Tactically, this was as good as Arsenal have been for two or three seasons. Arsène Wenger sent a similar team out in the summer of 2008/09 but was comprehensively batted out 4-1 by, then, Gus Hiddink’s Chelsea. However, there were some positive signs to be attained from the defeat, most obviously the 20 shots Arsenal had on goal, the relative success Theo Walcott had against Ashley Cole and the pressing up the pitch. It’s safe to say 11 shots this time round is not quite as impressive but what they lacked in quantity, they made up in efficiency as the Gunners were clinical with their three goals. The finishes came at crucial times too, as Alex Song made Arsenal’s late first-half dominance tell with a good burst and shot while Cesc Fabregas and Walcott combined for two and three respectively quickly after the break.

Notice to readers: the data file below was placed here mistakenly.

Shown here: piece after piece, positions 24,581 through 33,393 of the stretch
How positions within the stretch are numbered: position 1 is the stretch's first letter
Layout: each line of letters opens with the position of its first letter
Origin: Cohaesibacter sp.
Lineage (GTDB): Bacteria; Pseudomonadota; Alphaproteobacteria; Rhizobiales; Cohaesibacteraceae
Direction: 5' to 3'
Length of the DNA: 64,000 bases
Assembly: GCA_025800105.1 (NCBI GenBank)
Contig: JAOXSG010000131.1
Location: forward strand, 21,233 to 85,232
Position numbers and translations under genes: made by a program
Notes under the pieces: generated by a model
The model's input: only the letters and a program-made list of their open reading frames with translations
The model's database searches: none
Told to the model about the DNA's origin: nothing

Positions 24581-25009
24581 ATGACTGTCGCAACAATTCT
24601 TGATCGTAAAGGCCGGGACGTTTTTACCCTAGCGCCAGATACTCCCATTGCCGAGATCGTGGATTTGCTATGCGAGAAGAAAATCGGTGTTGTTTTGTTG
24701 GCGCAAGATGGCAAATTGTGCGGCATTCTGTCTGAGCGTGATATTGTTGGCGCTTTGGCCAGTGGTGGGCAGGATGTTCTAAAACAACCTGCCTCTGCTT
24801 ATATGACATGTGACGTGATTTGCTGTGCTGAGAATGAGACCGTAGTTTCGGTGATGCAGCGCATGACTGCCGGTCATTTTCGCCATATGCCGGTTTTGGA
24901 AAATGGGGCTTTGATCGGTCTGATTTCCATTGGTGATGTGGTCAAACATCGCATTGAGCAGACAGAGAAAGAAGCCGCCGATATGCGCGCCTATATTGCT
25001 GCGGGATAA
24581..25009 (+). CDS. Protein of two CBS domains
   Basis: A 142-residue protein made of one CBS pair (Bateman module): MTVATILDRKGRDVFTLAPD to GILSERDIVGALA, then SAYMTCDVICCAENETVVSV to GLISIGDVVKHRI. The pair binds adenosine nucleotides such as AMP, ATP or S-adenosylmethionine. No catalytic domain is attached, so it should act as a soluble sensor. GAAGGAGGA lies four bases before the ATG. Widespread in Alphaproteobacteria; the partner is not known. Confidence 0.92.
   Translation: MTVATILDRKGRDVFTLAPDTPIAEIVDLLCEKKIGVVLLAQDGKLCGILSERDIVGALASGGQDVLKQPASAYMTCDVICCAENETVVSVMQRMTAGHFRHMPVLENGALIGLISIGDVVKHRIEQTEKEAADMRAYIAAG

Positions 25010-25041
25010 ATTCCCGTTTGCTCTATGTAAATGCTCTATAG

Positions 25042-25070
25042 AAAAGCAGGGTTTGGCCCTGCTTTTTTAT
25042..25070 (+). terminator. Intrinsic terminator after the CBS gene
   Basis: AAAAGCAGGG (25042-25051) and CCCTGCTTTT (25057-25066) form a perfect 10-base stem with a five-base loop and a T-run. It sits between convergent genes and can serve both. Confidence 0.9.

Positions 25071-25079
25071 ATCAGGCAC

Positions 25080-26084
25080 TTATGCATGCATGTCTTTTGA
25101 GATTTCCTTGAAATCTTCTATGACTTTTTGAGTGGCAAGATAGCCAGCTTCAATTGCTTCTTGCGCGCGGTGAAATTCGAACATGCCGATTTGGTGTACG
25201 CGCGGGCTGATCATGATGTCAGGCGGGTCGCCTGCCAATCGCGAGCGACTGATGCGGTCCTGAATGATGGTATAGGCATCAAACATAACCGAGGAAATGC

Arsenal’s success, however, lay in their pressing and tempo imposed on Chelsea. Alex Song typified that spirit and after a tentative first twenty minutes, he grew in stature to dominate a powerful Blues midfield. His newly-adjusted role has been deplored by some but those who do, misunderstand really, what his position entails.

Song is not anymore, the main holding midfielder but rather it has become a shared role. This means there is no need for the Cameroon midfielder to stay back at all times but he and Jack Wilshere, who was expected to be more box-to-box in his role, can delegate. Song, it turns out, is able to go forward more because of Wilshere natural attraction to the ball from deep but nevertheless, it means Song can press higher up the pitch. Wenger remains open to the idea it can leave the team open more but if it works, as it did against Chelsea, it can be mightily effective. His burst is also a dangerous weapon and with Robin van Persie playing a role that can bring midfielders in, makes it hard for defenders to mark.